AMES, Iowa – Daniela Flores is the first Iowa State University graduate student elected to serve on the board of directors for the Society for the Advancement of Chicano/Hispanics and Native Americans in Science (SACNAS).
The 44 year-old organization’s 6,000 members make up the largest multidisciplinary and multiethnic organization in the United States. The organization provides students, scientists and professionals networking and recruiting opportunities in Science, Technology, Engineering and Mathematics (STEM).
“The organization has been a huge driving factor in my career and I am excited to have a voice in shaping the future of an organization that has helped me so much,” said Flores, a doctorate student in interdepartmental genetics.
Corey Welch, director of the Iowa State STEM Scholars program, also serves on the board. Welch believes it’s the first time in SACNAS history that two individuals from one university have served together on the board. Welch serves on the executive committee as board secretary.
“The organization is dedicated to fostering the success of Chicano/Hispanic and Native American scientists, from college students to professionals, and in attaining advanced degrees, careers and positions of leadership in STEM to serve our nation’s workforce,” Welch said.
Flores attended her first SACNAS conference in Seattle five years ago. That’s where she met Sue Lamont, a Charles F. Curtiss Distinguished Professor in animal science, and Gustavo MacIntosh, an associate professor of biochemistry and molecular biology, representing Iowa State at the conference. The information she received from them convinced her to pursue an advanced degree in genetics at Iowa State.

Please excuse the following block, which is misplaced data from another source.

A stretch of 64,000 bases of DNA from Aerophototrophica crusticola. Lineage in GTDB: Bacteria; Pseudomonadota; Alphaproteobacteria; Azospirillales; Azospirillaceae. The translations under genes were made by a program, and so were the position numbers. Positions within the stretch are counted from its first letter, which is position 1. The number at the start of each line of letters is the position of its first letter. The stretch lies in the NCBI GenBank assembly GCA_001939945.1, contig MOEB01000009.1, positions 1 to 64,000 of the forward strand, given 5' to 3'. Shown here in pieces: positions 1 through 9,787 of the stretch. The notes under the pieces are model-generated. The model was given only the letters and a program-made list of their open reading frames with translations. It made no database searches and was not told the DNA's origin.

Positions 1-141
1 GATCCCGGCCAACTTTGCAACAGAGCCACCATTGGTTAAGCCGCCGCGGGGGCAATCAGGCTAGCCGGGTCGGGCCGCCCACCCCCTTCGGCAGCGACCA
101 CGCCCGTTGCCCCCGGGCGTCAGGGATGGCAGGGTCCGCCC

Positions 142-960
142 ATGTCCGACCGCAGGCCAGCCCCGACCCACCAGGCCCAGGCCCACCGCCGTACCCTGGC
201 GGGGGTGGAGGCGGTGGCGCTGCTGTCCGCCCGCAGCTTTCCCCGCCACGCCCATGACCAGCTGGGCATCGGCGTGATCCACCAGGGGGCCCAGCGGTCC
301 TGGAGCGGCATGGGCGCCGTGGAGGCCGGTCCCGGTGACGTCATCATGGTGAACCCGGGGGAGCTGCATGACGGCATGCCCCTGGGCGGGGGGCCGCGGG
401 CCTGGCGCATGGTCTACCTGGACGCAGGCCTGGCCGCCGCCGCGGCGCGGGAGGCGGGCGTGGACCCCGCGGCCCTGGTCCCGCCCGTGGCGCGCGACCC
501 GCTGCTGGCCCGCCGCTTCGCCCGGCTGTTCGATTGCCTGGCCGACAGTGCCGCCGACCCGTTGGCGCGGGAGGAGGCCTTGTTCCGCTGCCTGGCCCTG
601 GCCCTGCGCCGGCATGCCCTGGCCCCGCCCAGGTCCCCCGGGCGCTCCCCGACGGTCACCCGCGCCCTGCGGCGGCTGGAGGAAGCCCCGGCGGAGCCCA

“They were so excited to meet me and they talked about the great genetics program at Iowa State,” Flores said. “I never would have applied at Iowa State if it hadn’t been for that conference.”
Flores grew up in Blaine, Minnesota and developed an interest in genetics while doing 4-H projects related to dogs and rabbits. She received her bachelor’s degree in biology in 2013 from Concordia College in Moorhead, Minnesota.
She’s currently doing research with Fred Janzen, an Iowa State ecology, evolution and organismal biology professor. Her molecular genetics research is focused on understanding how changes in temperature and other environmental factors influence sex determination in turtles. The imperiled group of reptiles is especially threatened by environmental change due to the lack of sex chromosomes in many species. She hopes to follow in the footsteps of her mentors and become a university professor.
“My real passion is teaching. I think I can reach more students in the classroom as a teacher and use research as a tool,” Flores said.
When Flores arrived at Iowa State she wanted to continue her involvement in SACNAS, so she and other graduate students started the SACNAS student chapter on campus. That was four years ago. Since then, she’s served as secretary and president of the club. Now she’s serving on the SACNAS board at the national level.
Flores begins her three-year term in January and will attend the annual national conference next fall in San Antonio.
Next semester, the chapter will hold informational meetings about undergraduate research, graduate fellowships and career opportunities. Flores said SACNAS helps students find paid internships that provide networking and learning opportunities. For more information about Iowa State SACNAS chapter activities, visit http://www.sacnas.stuorg.iastate.edu/.